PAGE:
Hey Y’all!

This is an invitation to very special event today, Tuesday, July 19th 6pm – 10:30 at the American Folk Art Museum. I assure you won’t want to miss this. The short story is I have a limited number of tickets (value of $35) to attend an extraordinary event exploring the art and legacy of Ronald Lockett (1965–1998, Bessemer, Alabama).

The Panel and After Party

First, there will a panel of contemporary artists and arts professionals including Cre8tive YouTH*ink’s new friend Kevin Blythe Sampson who will be considering Lockett’s remarkable life and work. A bumping party with live DJ, hors d’oeuvres and plenty to drink will follow the discussion. This event is presented by Young Folk, the young patrons of the American Folk Art Museum. Young Folk also generously provided us our tickets. Organized by Emily Counihan and Donnamarie Baptiste.

Ronald Lockett

Born and raised in Bessemer, Alabama, Lockett learned to paint by watching his older cousin, the celebrated self-taught artist, Thornton Dial (1928–2016), whose work was inspired by the African American tradition of yard displays. Lockett watched as Dial built an incredible body of large-scale paintings coated with tar-thick paint, insight and anger. His work has been described as monumental, propulsive and spirited and that address social injustices such as poverty, the war in Iraq and the African slave trade. Lockett spent a lot of time with Dial, who encouraged him and was the only person who took him seriously.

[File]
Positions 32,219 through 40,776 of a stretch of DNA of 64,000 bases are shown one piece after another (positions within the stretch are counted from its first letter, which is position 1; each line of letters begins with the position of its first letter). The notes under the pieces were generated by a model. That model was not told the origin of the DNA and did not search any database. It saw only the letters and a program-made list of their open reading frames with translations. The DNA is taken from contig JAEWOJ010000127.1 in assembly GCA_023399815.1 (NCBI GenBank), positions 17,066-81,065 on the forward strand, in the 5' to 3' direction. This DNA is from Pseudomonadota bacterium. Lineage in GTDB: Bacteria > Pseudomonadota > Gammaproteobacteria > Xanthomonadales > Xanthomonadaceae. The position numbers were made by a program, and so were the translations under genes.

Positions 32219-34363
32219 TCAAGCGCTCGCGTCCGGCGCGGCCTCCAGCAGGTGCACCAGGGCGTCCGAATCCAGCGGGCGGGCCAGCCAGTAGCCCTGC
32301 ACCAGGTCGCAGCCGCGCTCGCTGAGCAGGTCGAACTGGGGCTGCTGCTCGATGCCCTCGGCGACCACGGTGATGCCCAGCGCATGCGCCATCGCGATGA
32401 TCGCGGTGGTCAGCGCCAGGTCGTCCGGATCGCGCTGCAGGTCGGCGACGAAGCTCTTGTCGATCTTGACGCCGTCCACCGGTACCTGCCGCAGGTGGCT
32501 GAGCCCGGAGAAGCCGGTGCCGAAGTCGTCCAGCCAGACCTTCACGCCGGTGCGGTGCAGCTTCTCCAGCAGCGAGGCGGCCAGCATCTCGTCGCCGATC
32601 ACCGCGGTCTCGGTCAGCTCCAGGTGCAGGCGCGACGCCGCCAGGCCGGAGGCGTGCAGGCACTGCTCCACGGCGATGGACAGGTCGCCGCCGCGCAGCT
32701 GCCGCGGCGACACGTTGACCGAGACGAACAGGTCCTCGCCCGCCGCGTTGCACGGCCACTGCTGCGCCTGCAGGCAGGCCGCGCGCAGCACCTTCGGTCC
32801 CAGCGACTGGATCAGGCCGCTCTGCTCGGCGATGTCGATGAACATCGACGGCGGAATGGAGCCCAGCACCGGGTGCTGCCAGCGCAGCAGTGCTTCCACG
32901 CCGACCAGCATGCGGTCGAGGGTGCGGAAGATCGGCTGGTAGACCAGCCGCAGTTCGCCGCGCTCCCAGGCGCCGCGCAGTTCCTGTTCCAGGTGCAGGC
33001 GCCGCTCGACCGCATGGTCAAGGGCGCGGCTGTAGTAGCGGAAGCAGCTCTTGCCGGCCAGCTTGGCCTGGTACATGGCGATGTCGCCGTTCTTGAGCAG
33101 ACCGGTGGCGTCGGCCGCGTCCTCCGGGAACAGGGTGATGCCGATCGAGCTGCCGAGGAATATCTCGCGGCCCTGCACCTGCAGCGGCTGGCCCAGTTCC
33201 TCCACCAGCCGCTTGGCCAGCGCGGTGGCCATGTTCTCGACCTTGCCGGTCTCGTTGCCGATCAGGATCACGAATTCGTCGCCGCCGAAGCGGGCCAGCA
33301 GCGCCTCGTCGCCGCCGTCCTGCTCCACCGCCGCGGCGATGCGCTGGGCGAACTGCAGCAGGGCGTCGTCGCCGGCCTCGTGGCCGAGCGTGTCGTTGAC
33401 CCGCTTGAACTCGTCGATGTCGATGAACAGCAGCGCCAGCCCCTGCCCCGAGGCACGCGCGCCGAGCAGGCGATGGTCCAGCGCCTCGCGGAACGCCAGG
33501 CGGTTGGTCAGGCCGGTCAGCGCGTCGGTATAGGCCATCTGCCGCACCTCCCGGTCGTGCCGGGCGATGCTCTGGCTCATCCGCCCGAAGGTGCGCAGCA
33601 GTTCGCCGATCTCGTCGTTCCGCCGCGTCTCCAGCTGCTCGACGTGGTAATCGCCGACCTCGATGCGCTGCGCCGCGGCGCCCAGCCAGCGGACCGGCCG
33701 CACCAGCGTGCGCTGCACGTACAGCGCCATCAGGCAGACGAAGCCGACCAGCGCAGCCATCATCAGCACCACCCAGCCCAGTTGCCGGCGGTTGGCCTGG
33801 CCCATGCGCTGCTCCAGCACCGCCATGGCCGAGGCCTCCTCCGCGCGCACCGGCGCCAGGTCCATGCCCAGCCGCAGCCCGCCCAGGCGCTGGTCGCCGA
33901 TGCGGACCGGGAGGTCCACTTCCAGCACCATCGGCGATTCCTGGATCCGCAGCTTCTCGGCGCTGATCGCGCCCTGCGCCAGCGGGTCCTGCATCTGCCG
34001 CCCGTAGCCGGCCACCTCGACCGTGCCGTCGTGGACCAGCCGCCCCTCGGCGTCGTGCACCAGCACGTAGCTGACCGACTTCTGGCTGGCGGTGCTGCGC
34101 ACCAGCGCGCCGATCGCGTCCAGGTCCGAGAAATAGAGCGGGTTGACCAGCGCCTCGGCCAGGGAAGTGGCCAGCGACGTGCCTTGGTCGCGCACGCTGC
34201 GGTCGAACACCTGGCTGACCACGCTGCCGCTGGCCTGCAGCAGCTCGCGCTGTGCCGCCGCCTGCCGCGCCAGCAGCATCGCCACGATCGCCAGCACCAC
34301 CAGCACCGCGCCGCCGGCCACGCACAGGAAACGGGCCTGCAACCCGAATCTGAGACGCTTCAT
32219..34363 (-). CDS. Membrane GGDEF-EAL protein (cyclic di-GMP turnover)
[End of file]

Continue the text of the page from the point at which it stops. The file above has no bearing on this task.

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Lockett on his porch

Lockett always knew he wanted to be an artist, but it wasn’t until his early twenties that turned his attention to making art in earnest. By the time of his death at age thirty-two from HIV/AIDS-related pneumonia, Lockett had produced more than 350 works.

Ronald Lockett went largely unrecognized in his lifetime.

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Ronald Lockett, Timothy (Oklahoma Series) 1995, sheet metal, tin, wire, paint and nails on wood.

Ronald Lockett is now considered the youngest noteworthy southern African American vernacular visual artist. During his life, Lockett agonized over the plight of inner-city city black males—whose loudest cultural sign is the fear they provoke throughout American society. Working within the artistic traditions of found materials, Lockett addressed subjects of racial, economic, and political unrest, including the unfulfilled promises of the civil rights movement and environmental degradation.

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Untitled, circa 1985, tin, nails and pencil on woo

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